WASHINGTON — Global satellite fleet operator Intelsat says mobility customers have become the “power users” of its first high-throughput satellites, providing reliable demand while other sectors warm to the new systems at a slower rate.

Stephen Spengler, chief executive of Virginia- and Luxembourg-based Intelsat, declined to comment in an April 27 call with investors on Intelsat’s decision to extend its debt exchange deadline from April 20 to May 10 in order to move ahead on its OneWeb merger announced in February. Intelsat still needs to convince enough of its bondholders to participate in the debt swap to ensure a conditional $1.7 billion investment from Japanese conglomerate Softbank as part of the merger.

Spengler said that the operator’s three percent decline in revenue for the first three months of 2017, as compared to the same time last year, reflects a continuing business transition that includes enduring lower prices on the traditional wide-beam capacity that still comprises the largest fraction of Intelsat’s on-orbit capacity.

“Since Intelsat 29e entered into service a little over a year ago, we have found that our mobility customers are the fastest adopters of the Intelsat Epic technology,” Spengler said during the call. “They understand the value that Intelsat Epic delivers, and are power users of the fleet. We’ve made steady progress with some of our enterprise and wireless service provides, but in our experience, there is a longer conversion cycle than with our mobility customers.”

Intelsat has three high-throughput satellites (HTS),  Intelsat 29e, Intelsat 33e and Intelsat 32e, in orbit. Two more HTS launches this year —  SpaceX’s Falcon 9 launch of Intelsat 35e in late June, and Arianespace’s Ariane 5 launch of Intelsat 37e in the third quarter of 2017 — underpin Intelsat’s return-to-growth strategy, Spengler said.

Intelsat is also launching the Horizons 3e high-throughput satellite with partner operator Sky Perfect JSAT of Japan on an Ariane 5 in 2018, the same year OneWeb is expected to begin launching its initial constellation of 882 low Earth orbit high-throughput satellites.

Intelsat reported $538 million in revenue for the company’s first quarter of 2017, which ended March 31, and provided revenue guidance of $2.18 billion to $2.225 billion for the full year. Spengler said payment challenges from customers in Venezuela and some unrenewed VSAT and cellular backhaul contracts, particularly in Russia, contributed to the revenue decline. He downplayed concerns of any long-term implications from those contracts, saying that the Latin American market remains stable and that, in Russia, a customer had opted for a terrestrial service over satellite.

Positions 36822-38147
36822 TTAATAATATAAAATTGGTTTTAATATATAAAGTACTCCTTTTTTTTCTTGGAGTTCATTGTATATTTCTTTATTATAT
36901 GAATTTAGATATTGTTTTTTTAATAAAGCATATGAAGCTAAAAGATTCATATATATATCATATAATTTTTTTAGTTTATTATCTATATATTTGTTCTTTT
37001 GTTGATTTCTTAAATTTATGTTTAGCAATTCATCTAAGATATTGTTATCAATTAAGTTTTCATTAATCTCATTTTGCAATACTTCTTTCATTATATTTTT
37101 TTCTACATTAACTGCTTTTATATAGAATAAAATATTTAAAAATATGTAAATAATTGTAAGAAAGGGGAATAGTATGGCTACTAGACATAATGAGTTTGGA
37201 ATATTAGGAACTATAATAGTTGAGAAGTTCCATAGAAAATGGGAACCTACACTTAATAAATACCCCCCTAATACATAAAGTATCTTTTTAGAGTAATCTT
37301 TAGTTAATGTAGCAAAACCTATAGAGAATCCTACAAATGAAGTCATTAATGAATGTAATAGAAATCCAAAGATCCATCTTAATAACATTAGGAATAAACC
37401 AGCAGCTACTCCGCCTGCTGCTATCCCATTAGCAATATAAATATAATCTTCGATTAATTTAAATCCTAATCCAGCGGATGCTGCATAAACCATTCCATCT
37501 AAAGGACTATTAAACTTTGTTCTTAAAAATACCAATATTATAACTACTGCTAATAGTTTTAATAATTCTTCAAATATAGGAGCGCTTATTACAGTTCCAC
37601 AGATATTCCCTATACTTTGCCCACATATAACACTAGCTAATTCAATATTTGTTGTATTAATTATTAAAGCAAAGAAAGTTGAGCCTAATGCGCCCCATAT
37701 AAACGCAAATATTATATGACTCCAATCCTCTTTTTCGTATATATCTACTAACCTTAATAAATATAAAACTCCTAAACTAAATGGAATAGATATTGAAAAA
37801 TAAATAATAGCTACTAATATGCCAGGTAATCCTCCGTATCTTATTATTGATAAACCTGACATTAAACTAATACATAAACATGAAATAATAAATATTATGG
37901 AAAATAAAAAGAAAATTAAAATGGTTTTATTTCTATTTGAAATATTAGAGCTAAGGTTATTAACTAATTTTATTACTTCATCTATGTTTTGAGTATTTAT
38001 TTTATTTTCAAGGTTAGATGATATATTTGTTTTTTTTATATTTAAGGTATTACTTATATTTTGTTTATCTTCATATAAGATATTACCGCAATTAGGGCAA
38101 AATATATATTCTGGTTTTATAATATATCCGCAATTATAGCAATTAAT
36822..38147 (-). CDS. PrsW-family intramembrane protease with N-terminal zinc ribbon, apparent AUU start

Revenue from network services, which includes mobility as well as satellite connectivity for remote locations, internet service providers and backhauling cellular data, shrank by seven percent year over year to $212.9 million. Spengler said network services, which accounts for 39 percent of Intelsat’s total revenue, is showing healthy demand, but customers are taking longer to commit and contract lengths are getting shorter.

“On the network services side this is something we have been contending with for a few years. The contract terms have been shorter than in the past. They are slightly over three years right now, and they tended to be a little bit longer in the past,” he said.

Spengler said network services contracts with Intelsat Epic are typically longer, around five years.

Broadcast television, the largest portion of Intelsat’s revenue base at 42 percent of the company’s total revenue, grew by six percent to $225.1 million. Closely watching the adoption of newer compression standards, which let broadcasters carry higher quality channels with less capacity, Spengler said Intelsat estimates more than half of its customers in the continental United States capable of transitioning to the MPEG-4 standard have already done so.

Some broadcast customers are debating whether or not to go with MPEG-4 or make the jump to High Efficiency Video Codec, the favored standard for 4K Ultra-HD content. “We do expect that as some of these compression situations occur, there will be some pickup in 4K transmissions going forward,” Spengler said.

Intelsat’s government business, 17 percent of total revenue, decreased 11 percent to $91.9 million. Spengler said the company is seeking to drive more government business to Intelsat Epic, and activated service with approximately 180 megahertz of Intelsat Epic capacity for government mobility and comms-on-the-pause applications during the first quarter.

Intelsat said 78 percent of its total available capacity, not including Intelsat Epic, is currently in use. The company’s backlog stands at $8.5 billion.

Caleb Henry is a former SpaceNews staff writer covering satellites, telecom and launch. He previously worked for Via Satellite and NewSpace Global.He earned a bachelor’s degree in political science along with a minor in astronomy from...